Thursday, March 10, 2011

What Do I Put In My Compost

TS at Casa Mariposa recently wrote a post called Tums in the Tomatoes.  She discussed the many little tricks that we use in our gardens that might not be known to others and encouraged fellow bloggers to share our own homegrown tips.

At first I didn't really think I had any ideas to share.  There is no magic up my sleeve, no miracle concoction that saves my plants from disease.  But then I realized that perhaps the way I do things is particular to me.  For instance, many of us compost but what items you put in your compost might be different than what I would put in.  And how you use your finished compost might be different as well.

I use an old milk crate to sift my compost and remove any large chunks
One example I thought of has to do with soggy vegetables.  Really truly disgusting.  eww.  Some people boil their vegetables (ahem, mom) so there's barely anything left of the vegetable and all the goodness is left in the water.  Personally I steam everything but even steaming leaves behind water rich with the drippings of vegetable juices.  Rather than throw this water down the sink I let it cool and then add it to my kitchen bucket.  This small bucket is dumped once a week into my large compost bin.  A little water with the vegetable clippings helps rinse out the bucket and adds much needed moisture to my compost pile to help it break down.  This water has the added benefit of being rich in plant juice which my compost bacteria just love.

Another thing that happens to me is the trimming of house plants.  While I have managed to grow most anything I've put my mind to out of doors, inside is another story.  Deaths occur, leaves go brown.  Haircuts ensue.  When this happens I get out my pruners and drop all those dead trimmings into my compost bucket.

Even dried leaves are beneficial to your compost pile.

A big source of compost in our house is the wood boiler.  Ashes from previous fires are cooled in a metal garbage can and then added to the compost.  Wood ashes are great for combatting acidic soil due to their high lime content.  Our apple trees are suffering from pitting due to acidic soil and I intend to spread wood ashes around the orchard in spring to combat this condition.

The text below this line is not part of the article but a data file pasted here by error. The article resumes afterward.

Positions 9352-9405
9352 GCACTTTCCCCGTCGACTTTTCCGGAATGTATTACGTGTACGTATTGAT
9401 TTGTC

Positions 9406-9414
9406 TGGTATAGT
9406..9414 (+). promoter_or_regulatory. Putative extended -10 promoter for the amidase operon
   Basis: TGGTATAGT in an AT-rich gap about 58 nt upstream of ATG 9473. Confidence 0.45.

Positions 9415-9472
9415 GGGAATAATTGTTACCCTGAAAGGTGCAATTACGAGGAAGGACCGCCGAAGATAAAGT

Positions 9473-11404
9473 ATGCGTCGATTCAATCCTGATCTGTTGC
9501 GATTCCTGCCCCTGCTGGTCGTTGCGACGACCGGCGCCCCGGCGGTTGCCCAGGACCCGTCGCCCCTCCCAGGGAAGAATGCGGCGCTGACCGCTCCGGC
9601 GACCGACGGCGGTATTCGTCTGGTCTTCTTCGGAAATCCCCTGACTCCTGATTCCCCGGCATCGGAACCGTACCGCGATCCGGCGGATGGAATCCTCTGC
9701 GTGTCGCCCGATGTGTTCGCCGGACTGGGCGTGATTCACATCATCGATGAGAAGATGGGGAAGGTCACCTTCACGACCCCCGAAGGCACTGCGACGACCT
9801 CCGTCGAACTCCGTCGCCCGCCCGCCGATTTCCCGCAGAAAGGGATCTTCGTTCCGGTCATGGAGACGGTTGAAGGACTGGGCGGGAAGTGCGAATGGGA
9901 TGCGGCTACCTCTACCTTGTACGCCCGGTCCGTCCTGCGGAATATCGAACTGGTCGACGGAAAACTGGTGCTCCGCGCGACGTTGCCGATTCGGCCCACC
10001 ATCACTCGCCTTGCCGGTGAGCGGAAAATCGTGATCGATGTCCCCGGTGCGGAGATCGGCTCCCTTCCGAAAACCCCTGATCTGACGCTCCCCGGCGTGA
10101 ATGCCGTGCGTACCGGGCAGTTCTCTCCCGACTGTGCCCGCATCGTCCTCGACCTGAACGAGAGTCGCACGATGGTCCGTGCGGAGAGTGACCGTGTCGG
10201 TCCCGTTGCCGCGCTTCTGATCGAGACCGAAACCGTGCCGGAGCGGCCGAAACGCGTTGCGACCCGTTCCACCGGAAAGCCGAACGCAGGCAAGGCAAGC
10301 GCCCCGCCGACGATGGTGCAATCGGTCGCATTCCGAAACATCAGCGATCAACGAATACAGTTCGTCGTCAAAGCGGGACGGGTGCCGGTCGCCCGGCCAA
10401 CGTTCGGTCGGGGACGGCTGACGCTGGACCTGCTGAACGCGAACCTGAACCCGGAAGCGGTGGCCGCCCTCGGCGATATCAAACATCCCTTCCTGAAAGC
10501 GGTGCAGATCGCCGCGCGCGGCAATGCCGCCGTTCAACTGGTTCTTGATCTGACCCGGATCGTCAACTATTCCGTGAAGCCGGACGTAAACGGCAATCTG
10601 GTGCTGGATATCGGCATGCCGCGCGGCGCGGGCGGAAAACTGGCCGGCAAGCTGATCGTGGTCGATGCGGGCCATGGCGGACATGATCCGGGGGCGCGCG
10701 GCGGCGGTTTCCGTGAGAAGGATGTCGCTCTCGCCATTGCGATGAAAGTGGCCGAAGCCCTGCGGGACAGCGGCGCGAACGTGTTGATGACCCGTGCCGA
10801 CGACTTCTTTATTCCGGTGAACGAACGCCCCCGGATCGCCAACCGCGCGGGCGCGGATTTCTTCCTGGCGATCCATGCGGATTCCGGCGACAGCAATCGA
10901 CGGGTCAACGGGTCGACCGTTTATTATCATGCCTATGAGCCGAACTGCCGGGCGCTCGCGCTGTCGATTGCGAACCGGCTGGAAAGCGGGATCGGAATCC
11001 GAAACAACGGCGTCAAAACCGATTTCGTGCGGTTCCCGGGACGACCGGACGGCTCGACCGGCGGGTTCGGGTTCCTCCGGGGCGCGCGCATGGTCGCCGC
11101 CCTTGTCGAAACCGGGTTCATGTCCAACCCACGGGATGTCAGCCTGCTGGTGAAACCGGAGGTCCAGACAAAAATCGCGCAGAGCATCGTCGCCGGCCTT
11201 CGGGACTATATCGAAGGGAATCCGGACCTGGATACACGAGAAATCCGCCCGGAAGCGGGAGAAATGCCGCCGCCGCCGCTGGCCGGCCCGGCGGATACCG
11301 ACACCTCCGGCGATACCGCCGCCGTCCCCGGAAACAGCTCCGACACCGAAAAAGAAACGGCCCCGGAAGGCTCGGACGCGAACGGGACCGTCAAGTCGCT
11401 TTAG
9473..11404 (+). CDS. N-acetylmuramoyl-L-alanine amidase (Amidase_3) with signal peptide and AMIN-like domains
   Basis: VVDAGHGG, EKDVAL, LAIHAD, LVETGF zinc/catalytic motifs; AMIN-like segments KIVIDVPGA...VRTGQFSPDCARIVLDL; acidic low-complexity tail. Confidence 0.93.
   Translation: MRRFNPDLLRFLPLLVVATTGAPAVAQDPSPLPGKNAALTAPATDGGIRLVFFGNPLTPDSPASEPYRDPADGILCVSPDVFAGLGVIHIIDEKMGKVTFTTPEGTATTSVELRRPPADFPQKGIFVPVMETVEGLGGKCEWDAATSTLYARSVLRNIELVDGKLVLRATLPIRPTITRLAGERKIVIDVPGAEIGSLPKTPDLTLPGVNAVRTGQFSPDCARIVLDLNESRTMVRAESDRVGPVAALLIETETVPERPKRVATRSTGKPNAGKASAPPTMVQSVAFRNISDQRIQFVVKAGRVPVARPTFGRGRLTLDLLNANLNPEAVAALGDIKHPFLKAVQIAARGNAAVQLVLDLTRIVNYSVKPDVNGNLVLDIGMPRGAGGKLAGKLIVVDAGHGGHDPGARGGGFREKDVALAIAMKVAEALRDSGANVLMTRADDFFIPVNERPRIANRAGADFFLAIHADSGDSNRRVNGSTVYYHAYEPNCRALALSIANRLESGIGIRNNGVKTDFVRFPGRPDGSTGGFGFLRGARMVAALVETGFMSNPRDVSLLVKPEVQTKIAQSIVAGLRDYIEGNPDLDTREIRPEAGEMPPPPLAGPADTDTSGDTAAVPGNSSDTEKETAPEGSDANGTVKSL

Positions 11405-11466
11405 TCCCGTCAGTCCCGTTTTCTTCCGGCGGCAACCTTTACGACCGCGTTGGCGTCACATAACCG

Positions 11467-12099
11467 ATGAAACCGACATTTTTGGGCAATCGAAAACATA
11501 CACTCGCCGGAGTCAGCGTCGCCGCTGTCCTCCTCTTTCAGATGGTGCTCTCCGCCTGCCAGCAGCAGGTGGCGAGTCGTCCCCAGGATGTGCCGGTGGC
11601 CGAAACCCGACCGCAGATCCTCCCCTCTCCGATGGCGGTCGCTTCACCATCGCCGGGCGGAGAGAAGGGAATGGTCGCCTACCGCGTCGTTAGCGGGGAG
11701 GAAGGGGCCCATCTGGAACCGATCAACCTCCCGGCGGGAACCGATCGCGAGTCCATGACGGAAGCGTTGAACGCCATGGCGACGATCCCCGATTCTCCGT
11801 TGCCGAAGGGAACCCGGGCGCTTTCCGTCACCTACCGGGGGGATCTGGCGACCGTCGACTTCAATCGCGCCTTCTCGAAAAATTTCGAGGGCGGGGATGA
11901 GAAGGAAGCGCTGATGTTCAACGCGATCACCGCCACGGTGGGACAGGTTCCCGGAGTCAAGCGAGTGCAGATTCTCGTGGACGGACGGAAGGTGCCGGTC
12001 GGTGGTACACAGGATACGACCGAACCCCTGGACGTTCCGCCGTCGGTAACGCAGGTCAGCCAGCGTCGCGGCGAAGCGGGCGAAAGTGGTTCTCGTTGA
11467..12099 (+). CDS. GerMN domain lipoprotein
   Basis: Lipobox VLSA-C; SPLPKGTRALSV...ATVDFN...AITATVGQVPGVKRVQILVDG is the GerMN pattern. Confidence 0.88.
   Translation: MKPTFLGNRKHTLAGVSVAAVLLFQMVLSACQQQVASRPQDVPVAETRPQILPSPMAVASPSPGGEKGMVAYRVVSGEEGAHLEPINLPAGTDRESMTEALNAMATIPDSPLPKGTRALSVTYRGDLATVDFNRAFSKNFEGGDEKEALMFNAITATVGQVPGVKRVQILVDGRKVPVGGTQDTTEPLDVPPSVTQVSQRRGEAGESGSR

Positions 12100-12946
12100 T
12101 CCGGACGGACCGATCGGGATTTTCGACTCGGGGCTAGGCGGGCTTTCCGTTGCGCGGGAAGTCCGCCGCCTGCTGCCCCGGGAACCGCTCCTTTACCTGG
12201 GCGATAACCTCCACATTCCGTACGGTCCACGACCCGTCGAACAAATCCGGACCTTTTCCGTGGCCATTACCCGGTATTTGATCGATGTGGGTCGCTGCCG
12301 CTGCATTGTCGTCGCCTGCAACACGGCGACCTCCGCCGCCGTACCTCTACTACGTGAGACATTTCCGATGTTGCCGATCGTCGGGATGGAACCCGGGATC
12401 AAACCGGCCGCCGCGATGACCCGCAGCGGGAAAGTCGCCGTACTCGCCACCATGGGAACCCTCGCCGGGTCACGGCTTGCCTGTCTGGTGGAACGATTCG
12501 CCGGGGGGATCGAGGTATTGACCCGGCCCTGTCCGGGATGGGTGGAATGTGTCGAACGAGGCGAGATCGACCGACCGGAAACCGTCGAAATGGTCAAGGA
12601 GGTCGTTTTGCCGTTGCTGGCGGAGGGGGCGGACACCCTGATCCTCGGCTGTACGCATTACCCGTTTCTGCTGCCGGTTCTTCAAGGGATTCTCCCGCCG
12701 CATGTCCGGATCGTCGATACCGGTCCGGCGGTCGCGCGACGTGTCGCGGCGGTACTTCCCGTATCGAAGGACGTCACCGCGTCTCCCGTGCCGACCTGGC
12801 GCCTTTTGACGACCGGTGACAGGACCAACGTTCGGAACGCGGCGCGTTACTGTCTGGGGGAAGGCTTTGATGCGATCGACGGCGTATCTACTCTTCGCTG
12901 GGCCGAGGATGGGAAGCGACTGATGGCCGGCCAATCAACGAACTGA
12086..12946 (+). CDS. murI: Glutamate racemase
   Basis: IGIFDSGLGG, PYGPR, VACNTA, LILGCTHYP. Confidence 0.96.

Using firewood means there's a lot of mess in our house.  I'm constantly sweeping the basement floor and that material is also added to the compost bin.  Wood chips, dirt, moss and lichen are all organic matter that contributes to a thriving compost pile.

One thing I never put in my compost is meat.  But that doesn't mean it's wasted.  Trimmed fat gets fried up and chopped into small pieces for our feral cats.  It's a welcome treat for them when they need to pack on some winter fat.

If you have any tips you would like to share or if you would like to hear others tips, please join TS at Casa Mariposa.


  1. I am really pleased you posted about this...never thought of saving the water from cooking vegetables; our compost containers would really appreciate that moisture.

    Wood ash is great also, when we can get enough. Found out, my currants which I felt about ready to remove, should smarten up with a good dressing of wood ash this spring. Fingers crossed!

  2. Bren, do currants prefer a more alkaline soil? I planted some currant seeds this winter (out of doors) and am hoping to grow them on in the next month. I have no idea where I'll plant them if they sprout but I couldn't resist trying.

  3. Thanks for sharing this. I know ash is good but didn't realize they are alkali. As you know, I have applied a lot of coffee grounds and found my mango tree not too happy about it. Coincidentally I applied ash to it last week. We don't have ash here. For the first time in my life, I burn some twigs and branches as they did not decompose after many months. A little girl rushed towards me as told me I was polluting the world.

  4. I especially like your ideas for vegetable water and am definitely going to give it a try.

  5. Gee, I would have to give up drinking that left over veggie water to put it in the compost. A good tip though. I too use lots of wood ash around my apples and lilacs. Heating with wood sure is messy as you say! I look forward to spreading some compost when all our snow is gone! What a nice bucket you have there!